While there is a vast spectrum in our parent community of families who observe Shabbat, kashrut and other Jewish holiday practices to varying degrees of traditional practice, interfaith families fall throughout this span. It is not accurate to falsely stereotype interfaith families in our school community as the least religiously involved or knowledgeable. In fact, often just the opposite applies. And given our school's religious practice policies regarding kashrut at school (we provide kosher lunches on various days of the week, but families can only send vegetarian or dairy bag lunches to school) and Shabbat birthday parties (in which we strongly encourage our families to avoid planning parties on Shabbat and Jewish holidays to ensure everyone might be able to attend), it is rarely possible to even identify interfaith families in our community.

In short, interfaith families are a normal, accepted and, in every way, an unremarkable but important part of the constituency of our school community. In fact, as an institution committed to welcoming as broad as possible the full gamut of the Jewish community, we serve as a valuable vector providing a hospitable channel for many families to become more formally and deeply engaged with other Jewish institutions such as synagogue membership and connection to Israel and Jewish federations.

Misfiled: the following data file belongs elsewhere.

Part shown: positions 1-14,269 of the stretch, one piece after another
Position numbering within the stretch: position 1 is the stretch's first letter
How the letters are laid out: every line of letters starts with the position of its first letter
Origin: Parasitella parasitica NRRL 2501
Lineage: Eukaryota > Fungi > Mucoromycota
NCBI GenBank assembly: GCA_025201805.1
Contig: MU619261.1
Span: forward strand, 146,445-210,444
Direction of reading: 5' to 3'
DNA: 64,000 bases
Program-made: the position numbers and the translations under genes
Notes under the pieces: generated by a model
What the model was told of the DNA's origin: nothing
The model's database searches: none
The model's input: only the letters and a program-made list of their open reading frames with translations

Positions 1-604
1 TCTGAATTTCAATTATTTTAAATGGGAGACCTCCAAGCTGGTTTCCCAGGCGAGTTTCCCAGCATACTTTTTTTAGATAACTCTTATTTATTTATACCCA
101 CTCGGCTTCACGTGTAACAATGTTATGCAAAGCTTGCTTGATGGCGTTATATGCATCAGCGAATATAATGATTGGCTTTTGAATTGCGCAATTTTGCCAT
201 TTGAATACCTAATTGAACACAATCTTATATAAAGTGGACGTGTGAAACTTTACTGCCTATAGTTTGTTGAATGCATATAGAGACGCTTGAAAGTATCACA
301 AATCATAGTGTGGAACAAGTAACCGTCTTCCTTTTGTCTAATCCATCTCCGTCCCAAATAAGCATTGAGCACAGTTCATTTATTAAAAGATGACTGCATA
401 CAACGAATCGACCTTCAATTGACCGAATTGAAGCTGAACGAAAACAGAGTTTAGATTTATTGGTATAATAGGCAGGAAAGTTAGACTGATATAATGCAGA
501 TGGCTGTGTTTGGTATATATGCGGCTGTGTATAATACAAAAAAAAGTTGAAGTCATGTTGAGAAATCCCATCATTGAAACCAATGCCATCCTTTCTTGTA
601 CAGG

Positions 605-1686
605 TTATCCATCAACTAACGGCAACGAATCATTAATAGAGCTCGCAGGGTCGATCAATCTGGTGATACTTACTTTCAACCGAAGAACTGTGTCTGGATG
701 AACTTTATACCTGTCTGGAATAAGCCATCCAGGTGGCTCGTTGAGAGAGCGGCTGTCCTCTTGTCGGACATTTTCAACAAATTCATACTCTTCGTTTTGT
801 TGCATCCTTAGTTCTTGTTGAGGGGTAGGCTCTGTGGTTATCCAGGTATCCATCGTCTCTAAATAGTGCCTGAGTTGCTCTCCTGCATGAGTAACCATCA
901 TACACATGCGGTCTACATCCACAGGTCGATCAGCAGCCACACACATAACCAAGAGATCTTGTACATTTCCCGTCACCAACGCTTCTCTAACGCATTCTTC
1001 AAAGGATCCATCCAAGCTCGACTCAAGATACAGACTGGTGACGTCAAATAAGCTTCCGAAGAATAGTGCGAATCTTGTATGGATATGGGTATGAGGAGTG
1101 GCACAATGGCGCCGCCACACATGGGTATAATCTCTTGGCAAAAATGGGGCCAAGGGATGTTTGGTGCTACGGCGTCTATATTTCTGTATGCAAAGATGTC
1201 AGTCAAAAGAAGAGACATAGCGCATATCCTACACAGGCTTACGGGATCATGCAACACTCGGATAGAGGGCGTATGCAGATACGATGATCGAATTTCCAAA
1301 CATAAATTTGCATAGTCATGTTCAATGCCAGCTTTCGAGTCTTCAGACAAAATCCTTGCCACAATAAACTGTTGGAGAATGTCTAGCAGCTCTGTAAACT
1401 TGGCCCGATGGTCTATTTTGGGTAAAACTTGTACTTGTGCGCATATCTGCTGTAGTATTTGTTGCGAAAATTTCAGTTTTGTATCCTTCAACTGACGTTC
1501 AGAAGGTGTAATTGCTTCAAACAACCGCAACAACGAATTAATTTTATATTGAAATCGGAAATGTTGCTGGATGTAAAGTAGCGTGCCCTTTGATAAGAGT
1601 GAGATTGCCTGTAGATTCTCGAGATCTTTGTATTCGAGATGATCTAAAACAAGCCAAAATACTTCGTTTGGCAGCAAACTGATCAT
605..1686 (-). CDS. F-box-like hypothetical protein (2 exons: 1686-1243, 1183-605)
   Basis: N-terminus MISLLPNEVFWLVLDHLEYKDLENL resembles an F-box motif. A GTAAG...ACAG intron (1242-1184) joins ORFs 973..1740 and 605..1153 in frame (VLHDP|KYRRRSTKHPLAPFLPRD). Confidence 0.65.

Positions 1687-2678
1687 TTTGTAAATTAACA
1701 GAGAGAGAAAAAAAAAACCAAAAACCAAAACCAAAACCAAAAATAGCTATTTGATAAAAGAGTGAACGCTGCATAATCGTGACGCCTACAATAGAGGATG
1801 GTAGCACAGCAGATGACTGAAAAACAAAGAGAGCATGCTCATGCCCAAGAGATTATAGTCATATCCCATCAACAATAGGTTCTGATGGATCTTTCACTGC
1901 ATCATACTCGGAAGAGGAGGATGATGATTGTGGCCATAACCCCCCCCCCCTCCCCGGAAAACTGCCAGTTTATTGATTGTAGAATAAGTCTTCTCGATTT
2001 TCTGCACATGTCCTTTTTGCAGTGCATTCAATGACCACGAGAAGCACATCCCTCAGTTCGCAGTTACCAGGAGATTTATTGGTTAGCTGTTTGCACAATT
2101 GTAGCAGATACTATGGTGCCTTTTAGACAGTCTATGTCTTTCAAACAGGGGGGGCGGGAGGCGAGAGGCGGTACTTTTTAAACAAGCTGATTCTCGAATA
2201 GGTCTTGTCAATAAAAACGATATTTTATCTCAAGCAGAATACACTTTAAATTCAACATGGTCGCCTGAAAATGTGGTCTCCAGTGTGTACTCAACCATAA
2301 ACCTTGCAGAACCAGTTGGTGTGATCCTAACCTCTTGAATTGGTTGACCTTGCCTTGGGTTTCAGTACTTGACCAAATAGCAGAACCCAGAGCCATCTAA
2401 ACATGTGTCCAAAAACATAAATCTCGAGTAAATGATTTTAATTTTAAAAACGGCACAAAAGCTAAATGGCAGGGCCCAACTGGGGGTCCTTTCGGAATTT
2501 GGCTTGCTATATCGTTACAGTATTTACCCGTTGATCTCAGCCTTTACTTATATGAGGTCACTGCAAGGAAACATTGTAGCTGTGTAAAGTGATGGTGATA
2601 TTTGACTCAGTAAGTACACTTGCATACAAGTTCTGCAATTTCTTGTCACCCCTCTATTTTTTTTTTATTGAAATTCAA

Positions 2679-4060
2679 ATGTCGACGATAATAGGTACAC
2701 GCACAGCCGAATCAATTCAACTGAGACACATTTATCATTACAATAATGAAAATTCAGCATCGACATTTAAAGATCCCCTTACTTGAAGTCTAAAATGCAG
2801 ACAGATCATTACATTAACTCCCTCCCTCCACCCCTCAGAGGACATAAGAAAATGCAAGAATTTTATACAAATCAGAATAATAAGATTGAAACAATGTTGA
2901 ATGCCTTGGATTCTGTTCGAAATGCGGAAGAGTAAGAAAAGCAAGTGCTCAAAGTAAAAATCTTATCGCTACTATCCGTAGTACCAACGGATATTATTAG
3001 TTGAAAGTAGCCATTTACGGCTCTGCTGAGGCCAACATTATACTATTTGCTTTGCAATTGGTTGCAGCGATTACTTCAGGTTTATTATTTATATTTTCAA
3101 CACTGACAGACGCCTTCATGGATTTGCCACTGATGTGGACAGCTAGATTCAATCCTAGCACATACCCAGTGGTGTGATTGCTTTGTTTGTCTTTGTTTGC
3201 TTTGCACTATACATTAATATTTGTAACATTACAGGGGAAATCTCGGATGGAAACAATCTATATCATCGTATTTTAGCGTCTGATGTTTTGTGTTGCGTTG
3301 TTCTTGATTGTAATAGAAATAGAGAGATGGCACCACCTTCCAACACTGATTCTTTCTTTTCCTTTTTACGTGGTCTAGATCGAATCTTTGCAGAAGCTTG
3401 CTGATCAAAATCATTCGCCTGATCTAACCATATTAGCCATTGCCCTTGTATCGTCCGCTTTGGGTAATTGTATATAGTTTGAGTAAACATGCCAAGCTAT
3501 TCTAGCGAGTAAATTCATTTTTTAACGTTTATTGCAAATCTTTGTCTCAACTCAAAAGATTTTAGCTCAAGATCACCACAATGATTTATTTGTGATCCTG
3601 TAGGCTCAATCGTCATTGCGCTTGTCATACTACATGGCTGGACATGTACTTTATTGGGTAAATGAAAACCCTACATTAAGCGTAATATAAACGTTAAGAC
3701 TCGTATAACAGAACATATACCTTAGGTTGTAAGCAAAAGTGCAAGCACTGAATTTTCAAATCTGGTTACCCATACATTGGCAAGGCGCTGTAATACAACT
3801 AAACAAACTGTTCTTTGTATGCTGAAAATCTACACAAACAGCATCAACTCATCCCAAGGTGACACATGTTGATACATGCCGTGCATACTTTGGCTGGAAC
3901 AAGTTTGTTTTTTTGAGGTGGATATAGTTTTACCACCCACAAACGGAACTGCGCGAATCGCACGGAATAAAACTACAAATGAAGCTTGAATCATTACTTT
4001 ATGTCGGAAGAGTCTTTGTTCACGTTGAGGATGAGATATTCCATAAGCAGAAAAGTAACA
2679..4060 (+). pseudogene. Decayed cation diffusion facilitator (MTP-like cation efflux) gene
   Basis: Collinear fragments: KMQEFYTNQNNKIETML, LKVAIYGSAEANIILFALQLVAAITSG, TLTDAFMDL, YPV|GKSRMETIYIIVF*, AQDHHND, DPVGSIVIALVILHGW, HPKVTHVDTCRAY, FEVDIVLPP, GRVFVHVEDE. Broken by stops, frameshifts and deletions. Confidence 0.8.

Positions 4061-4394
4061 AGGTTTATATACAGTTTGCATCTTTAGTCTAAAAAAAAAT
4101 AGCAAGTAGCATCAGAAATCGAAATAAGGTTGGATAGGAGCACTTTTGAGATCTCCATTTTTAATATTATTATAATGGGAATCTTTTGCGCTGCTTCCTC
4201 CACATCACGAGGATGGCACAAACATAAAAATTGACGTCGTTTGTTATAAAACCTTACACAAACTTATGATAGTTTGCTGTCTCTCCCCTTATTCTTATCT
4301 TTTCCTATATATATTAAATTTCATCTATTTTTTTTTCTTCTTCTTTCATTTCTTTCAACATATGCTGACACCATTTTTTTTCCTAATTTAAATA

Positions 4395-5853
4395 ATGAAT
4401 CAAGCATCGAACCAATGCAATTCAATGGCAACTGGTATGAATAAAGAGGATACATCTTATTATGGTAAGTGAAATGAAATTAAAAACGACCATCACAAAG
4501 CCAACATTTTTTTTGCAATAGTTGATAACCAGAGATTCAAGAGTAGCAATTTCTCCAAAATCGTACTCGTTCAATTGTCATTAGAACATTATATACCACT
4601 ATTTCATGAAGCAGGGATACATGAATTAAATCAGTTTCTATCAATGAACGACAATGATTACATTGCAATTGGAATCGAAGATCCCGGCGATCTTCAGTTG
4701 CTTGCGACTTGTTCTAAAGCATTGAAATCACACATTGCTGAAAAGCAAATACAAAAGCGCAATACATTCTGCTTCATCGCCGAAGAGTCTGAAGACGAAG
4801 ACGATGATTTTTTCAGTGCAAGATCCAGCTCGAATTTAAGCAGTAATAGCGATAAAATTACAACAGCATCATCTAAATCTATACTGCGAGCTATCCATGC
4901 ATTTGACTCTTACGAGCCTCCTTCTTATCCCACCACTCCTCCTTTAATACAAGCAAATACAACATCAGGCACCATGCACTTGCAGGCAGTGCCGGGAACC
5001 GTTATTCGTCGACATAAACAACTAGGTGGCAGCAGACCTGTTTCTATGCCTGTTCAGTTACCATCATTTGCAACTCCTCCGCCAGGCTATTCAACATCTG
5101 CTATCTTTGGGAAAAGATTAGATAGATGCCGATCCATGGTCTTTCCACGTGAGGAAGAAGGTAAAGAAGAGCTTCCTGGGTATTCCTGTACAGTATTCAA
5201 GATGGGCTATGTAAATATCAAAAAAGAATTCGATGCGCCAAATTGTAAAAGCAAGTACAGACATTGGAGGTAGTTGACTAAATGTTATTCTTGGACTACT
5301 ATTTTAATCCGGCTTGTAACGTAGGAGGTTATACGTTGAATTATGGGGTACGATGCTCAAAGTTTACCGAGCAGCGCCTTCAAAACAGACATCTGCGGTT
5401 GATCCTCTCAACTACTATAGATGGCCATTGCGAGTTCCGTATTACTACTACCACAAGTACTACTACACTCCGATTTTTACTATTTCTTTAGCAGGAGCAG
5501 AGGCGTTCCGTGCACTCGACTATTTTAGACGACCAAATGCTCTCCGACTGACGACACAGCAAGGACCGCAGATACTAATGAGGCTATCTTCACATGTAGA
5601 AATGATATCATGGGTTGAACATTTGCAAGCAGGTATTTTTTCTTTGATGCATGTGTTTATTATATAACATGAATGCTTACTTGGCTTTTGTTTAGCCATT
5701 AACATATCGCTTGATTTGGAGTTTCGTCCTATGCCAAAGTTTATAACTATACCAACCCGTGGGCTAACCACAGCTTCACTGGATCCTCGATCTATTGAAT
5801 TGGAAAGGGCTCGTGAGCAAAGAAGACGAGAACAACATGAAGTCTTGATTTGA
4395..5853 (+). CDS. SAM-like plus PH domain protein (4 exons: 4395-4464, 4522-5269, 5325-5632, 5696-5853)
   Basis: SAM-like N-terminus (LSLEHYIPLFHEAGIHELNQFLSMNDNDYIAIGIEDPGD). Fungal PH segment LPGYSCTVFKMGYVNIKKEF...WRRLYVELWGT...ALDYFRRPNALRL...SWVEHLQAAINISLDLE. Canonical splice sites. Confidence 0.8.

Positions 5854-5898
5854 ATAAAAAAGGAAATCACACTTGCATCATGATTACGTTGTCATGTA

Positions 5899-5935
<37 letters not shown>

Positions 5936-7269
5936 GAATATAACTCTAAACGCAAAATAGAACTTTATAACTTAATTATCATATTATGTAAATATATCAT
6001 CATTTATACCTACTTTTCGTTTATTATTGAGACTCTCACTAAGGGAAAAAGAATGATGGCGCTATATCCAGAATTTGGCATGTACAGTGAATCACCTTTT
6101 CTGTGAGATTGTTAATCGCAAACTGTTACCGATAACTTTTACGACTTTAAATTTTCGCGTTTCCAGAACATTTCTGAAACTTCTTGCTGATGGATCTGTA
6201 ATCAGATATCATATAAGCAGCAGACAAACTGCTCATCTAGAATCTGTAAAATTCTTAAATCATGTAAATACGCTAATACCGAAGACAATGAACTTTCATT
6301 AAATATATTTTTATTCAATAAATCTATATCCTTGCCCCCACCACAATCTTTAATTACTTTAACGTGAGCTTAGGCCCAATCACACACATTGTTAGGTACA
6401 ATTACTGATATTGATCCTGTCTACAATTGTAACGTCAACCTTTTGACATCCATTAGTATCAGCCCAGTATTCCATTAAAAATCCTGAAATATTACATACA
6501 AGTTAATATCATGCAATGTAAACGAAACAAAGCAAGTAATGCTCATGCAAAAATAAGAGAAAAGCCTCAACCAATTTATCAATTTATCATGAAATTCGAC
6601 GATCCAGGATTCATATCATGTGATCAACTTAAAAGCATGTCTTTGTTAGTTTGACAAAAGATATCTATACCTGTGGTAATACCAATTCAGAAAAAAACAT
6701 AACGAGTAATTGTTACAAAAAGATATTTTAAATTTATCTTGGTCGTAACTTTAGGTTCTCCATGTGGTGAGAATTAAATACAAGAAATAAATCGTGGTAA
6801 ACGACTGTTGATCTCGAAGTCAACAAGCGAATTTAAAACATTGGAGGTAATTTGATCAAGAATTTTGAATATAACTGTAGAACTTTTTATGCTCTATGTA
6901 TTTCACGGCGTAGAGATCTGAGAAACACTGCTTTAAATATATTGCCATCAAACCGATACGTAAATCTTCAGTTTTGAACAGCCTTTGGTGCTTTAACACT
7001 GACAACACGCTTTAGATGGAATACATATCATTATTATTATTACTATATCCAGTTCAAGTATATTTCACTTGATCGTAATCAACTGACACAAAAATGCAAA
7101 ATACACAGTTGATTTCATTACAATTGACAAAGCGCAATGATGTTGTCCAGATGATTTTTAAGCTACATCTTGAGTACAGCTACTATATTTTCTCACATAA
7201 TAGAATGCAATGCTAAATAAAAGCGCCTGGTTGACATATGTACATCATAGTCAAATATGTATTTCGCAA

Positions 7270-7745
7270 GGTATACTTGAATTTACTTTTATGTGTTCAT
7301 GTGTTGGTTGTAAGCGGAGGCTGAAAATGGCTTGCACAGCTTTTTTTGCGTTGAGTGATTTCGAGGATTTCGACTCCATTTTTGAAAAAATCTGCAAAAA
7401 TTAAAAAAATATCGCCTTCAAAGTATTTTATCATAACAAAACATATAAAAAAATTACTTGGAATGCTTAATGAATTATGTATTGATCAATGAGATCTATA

Derived from the Greek word for "assembly," a Jewish house of prayer. Synagogue refers to both the room where prayer services are held and the building where it occurs. In Yiddish, "shul." Reform synagogues are often called "temple." Plural form of the Hebrew word "mitzvah" which means "commandment," it has two meanings. The first are the commandments given in the Torah. ("You should obey the mitzvah of honoring your parents!") The second is a good deed. ("Helping her carry her groceries home was such a mitzvah!") Hebrew for "fit" (as in, "fit for consumption"), the Jewish dietary laws. The Jewish Sabbath, from sunset on Friday to nightfall on Saturday. Hebrew for "fit" (as in, "fit for consumption"), the Jewish dietary laws. Hebrew for "my master," the term refers to a spiritual leader and teacher of Torah. Often, but not always, a rabbi is the leader of a synagogue congregation.
Rabbi Daniel Kohn

Rabbi Daniel Kohn is Rabbi-in-Residence at Contra Costa Jewish Day School in Lafayette, California, a proud father and author of Kinesethic Kabbalah: Spiritual Practices from Martial Arts and Jewish Mysticism.